Cardiovascular illness is a major reason of death all over the world, and curing it is not simple. The disease creates havoc on blood vessels of the patients and can need complicated bypass surgery.
Researchers at the Morgridge Institute for Research are operating toward a vision of making artery banks—similar to blood banks ordinary these days—with readily-accessible material to restore impacted arteries at the time of surgery.
The newest work in the lab of James Thomson (regenerative biologist at Morgridge) places the science one step nearer to that objective.
In a paper posted in Stem Cell Reports, the Thomson Lab underlines an enhanced method to develop smooth muscle cells, one of the 2 cellular developing blocks of arteries, from pluripotent stem cells. The invention also verifies a possible drug for lowering post-surgical dangers in people who undergo bypass operation.
“We determined to aim on blood vessels since cardiovascular disease is a primary cause of death all over the world,” Thomson claims. “For example, in the US, stroke and heart disease are the No. 1 and No. 3 causes of death, respectively. And this work also has use cases beyond creating vessels for transplantation; it is kind of a foundation stone to more enhanced tissue engineering.”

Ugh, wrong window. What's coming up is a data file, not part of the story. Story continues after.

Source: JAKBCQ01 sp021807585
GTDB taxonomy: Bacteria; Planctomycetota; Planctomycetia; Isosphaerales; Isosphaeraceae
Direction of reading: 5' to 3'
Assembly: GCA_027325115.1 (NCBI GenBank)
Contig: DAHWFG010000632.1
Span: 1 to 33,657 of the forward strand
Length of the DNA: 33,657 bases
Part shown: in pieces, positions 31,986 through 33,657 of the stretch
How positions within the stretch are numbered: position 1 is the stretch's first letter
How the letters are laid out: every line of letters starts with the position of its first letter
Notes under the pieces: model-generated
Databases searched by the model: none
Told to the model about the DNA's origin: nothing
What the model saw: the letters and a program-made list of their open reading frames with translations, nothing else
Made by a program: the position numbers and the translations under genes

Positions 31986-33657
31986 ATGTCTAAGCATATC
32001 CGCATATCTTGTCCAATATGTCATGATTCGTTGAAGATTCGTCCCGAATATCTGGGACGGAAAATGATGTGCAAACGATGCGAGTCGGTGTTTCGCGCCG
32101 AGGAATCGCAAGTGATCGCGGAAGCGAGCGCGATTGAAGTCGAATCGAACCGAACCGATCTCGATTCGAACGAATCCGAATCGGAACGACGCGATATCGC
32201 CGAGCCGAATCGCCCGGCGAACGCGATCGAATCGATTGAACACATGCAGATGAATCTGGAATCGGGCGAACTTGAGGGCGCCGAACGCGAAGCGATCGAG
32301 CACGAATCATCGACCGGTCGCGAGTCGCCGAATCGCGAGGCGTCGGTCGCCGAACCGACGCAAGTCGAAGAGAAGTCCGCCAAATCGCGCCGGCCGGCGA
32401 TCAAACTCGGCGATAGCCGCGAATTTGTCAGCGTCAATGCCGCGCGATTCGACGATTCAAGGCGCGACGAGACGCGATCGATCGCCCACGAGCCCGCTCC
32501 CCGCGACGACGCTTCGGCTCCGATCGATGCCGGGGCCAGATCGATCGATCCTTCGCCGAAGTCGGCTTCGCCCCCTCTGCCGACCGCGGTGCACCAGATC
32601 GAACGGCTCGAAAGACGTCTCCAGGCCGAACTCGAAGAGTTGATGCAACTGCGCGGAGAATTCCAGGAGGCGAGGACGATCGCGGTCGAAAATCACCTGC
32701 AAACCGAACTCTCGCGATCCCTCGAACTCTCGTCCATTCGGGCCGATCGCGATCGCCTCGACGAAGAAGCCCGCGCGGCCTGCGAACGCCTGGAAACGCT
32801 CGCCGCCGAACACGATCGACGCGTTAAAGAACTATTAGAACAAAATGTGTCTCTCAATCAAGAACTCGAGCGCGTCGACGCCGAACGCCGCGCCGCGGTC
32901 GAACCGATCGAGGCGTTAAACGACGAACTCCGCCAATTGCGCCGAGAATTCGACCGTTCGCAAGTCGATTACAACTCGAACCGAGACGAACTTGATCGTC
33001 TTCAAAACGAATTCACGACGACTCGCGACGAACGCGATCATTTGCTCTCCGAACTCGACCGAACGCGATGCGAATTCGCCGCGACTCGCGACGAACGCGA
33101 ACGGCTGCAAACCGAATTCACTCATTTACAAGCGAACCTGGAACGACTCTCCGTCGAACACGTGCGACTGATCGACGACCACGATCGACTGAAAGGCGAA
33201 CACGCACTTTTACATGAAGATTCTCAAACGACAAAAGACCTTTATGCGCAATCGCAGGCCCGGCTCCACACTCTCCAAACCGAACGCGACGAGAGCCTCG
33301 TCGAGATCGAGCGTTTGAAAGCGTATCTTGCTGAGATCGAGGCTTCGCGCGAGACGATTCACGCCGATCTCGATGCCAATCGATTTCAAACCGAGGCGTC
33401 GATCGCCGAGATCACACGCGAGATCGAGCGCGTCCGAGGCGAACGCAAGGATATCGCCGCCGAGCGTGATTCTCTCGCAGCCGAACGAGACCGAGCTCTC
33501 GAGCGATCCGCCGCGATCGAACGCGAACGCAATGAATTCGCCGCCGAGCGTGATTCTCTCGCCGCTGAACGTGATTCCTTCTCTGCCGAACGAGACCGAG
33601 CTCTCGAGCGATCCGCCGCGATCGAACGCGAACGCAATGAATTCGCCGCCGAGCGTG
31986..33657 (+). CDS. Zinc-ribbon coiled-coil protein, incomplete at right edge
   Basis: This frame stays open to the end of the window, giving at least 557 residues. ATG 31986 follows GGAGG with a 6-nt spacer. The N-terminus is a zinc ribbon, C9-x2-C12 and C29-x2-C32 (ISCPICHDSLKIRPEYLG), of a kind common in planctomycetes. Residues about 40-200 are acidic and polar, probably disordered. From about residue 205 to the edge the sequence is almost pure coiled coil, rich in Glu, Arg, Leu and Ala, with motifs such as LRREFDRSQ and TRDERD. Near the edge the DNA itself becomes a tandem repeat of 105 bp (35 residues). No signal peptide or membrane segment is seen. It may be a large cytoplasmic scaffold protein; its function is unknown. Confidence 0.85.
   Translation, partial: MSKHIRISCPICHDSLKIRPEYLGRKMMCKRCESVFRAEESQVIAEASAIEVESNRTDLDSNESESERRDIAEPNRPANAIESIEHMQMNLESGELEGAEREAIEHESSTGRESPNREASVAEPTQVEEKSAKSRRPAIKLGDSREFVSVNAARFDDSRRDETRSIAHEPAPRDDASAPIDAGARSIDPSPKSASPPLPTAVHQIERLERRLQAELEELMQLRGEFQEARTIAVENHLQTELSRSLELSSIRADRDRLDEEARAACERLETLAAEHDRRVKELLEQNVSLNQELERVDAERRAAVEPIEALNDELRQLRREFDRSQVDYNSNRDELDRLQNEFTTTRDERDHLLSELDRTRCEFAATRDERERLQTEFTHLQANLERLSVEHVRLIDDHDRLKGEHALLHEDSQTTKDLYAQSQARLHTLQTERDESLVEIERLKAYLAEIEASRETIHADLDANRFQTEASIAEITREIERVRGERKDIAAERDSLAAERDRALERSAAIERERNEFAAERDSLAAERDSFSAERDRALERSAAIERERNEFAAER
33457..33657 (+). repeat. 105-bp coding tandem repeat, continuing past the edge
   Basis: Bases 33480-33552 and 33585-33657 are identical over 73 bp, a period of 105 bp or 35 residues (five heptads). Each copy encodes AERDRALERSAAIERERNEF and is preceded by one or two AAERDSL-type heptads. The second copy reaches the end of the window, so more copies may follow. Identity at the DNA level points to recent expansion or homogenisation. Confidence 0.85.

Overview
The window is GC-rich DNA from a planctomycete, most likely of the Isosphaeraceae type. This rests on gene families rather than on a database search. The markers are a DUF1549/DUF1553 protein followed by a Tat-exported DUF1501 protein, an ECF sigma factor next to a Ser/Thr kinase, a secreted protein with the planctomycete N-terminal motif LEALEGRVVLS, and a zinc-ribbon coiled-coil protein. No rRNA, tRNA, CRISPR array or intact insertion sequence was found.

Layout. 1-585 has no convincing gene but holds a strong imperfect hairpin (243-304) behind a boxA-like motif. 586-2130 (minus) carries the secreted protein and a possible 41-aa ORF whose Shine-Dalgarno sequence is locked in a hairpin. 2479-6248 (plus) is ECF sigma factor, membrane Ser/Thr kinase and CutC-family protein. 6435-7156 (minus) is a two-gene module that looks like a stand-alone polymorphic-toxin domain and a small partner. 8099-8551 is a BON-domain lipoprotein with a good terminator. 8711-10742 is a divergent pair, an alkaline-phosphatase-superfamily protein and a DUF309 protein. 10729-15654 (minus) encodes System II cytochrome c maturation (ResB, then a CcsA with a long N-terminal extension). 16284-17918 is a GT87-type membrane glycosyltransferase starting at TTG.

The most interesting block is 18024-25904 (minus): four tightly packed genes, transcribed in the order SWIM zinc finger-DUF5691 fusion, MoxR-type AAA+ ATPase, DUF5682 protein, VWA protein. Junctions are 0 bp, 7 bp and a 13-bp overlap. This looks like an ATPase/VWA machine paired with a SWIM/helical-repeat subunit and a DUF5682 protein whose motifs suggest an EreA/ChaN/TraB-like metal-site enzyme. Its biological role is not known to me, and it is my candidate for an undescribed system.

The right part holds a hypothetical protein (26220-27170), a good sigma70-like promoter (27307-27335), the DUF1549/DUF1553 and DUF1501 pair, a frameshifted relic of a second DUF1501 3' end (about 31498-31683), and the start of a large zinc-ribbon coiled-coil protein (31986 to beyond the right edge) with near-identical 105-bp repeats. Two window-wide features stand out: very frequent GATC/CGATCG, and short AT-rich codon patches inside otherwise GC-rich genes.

On a related note, our skin, hair, and eyes are colored by melanin pigment, which is created by melanocytes pigment cells. Researchers have employed stem cell tech to productively make melanocyte predecessor cells. These cells can be employed in study on melanoma and other pigment cell-associated diseases. The results were posted in the online edition of Pigment Cell & Melanoma Research.
Irregularities in pigment cells can impact us in many manners, from freckles caused by aging to genetic disorders such as albinism. When melanocytes turn out to be malignant melanoma they lead to kind of skin cancer dubbed melanoma.